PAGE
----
3) I’m not the only person who seems to like this temperate Island Nation.  There’s a certain type of chilled out rich and/or famous person who seems to be attracted to these shores.  We play host to lots of celebrities of note.  Some stay for a while and speak highly of our Island Nation (Stephen Fry, Ian McKellen, Tom Cruise, etc…) Others plant roots here and call NZ home.  Some of my favourite implanted people who now reside here include James Cameron, Shania Twain and/or Mutt Lange and there’s a long list of other people who have or continue to own property and frequent New Zealand as they too believe it is just about the most perfect place on the planet.

4) Food.  Oh my goodness, do we understand food.  Fresh produce, a year-round growing season for a vast and breathtaking array of fruits and vegetables.  Organic produce and meats and cheeses.  Beautiful wine, honey, and native herbs and spices.  We don’t ascribe to pre-packaged fast-food and empty calories mentality.  It has snuck in a little, and there’s plenty of KFC, McDonalds, Wendy’s and other fast food chains that help contribute to us being an embarrassingly fat nation, but in our defence, lovely fresh and healthy food is available here year round if you’re willing to go out and get it.  We have countless markets ranging from cheap and cheerful places where you pick up produce from the farmer himself, to high end French style markets boasting delicious but dear morsels.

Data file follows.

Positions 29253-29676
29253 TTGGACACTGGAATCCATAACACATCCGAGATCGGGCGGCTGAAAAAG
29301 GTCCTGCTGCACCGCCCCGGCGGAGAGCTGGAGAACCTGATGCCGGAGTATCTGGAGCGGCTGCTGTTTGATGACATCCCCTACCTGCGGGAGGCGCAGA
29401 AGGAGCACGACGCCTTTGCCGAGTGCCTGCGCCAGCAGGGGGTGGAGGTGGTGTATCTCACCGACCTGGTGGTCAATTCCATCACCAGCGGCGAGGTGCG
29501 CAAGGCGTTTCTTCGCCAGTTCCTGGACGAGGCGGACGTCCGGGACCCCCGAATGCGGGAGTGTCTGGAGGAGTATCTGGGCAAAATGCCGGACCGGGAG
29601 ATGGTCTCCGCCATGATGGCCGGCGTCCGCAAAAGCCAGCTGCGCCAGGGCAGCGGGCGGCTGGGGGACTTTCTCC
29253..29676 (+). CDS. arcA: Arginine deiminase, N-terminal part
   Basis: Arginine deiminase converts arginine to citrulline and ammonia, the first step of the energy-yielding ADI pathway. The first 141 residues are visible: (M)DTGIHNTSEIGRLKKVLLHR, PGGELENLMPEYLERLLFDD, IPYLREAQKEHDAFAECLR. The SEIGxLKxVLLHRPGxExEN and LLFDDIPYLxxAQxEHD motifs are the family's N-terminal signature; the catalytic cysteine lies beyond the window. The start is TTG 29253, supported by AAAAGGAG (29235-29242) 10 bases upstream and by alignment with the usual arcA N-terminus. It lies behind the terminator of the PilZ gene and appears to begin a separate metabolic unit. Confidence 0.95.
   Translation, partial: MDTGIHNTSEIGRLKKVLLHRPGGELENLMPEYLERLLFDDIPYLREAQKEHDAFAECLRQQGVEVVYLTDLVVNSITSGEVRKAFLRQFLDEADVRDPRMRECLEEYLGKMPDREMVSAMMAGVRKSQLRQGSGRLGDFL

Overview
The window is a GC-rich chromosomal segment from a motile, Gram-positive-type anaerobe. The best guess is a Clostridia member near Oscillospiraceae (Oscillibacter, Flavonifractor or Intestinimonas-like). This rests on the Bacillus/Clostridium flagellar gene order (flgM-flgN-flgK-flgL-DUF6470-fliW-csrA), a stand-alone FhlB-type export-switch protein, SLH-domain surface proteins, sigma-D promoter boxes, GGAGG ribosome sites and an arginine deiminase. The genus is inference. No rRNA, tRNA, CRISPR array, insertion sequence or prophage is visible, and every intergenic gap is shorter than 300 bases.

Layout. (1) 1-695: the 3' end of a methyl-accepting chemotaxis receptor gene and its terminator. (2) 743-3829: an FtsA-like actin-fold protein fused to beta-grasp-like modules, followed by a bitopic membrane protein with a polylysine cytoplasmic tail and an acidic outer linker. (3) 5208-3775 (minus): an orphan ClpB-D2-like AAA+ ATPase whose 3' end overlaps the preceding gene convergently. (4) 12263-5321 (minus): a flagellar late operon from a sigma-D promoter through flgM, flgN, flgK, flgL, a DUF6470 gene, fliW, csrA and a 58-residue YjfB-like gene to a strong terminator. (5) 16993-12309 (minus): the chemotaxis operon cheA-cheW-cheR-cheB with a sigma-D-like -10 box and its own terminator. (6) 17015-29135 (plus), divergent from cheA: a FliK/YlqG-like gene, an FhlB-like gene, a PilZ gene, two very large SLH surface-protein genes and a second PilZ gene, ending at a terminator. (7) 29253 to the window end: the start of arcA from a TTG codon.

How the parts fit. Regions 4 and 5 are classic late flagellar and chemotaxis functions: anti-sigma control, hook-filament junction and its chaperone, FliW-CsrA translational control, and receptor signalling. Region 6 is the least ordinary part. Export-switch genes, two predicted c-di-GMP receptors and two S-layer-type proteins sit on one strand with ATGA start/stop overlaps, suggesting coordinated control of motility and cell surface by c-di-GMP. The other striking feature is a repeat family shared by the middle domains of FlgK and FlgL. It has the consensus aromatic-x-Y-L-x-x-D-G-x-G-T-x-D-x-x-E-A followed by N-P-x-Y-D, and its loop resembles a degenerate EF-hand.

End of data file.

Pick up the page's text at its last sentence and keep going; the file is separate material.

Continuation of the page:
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5) Diversity.  We have an amazing ethnic diversity.  We are the largest Polynesian island and boast the largest Polynesian population.  People from Tonga, Samoa, Fiji, Cook Islands, Niue, and even the Melanesian island nations have enriched this country with their food, sporting prowess, arts, music and culture.  We also have a rich and vibrant Asian population and more and more people from around the world are bringing their gifts and talents to our shores.  Aside from ethnic diversity, we have an amazing biodiversity.  We have the only natural prehistoric forest left on earth.  Tramp into the Waitakere ranges, and you’ll be seeing plants exactly as they looked when dinosaurs ruled the earth.

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I could go on and on about New Zealand and how great it is, but I have kids to get to school and I’m sure you have things to do as well.

Wish me luck for tonight’s ceremony.

xxoo Dee

Last Minute Mayhem… I LOVE IT!

I travel.

Like the sun sets and the moon rises, I travel.

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I have since I was very young and my mother and her gypsy spirit lugged me and my older brother (who also travels) around Europe to countless castles, caves and churches throughout my childhood.

For those of you who don’t know, we’re off on a 6 week whirlwind tour of North America and Europe with the whole fam-damily.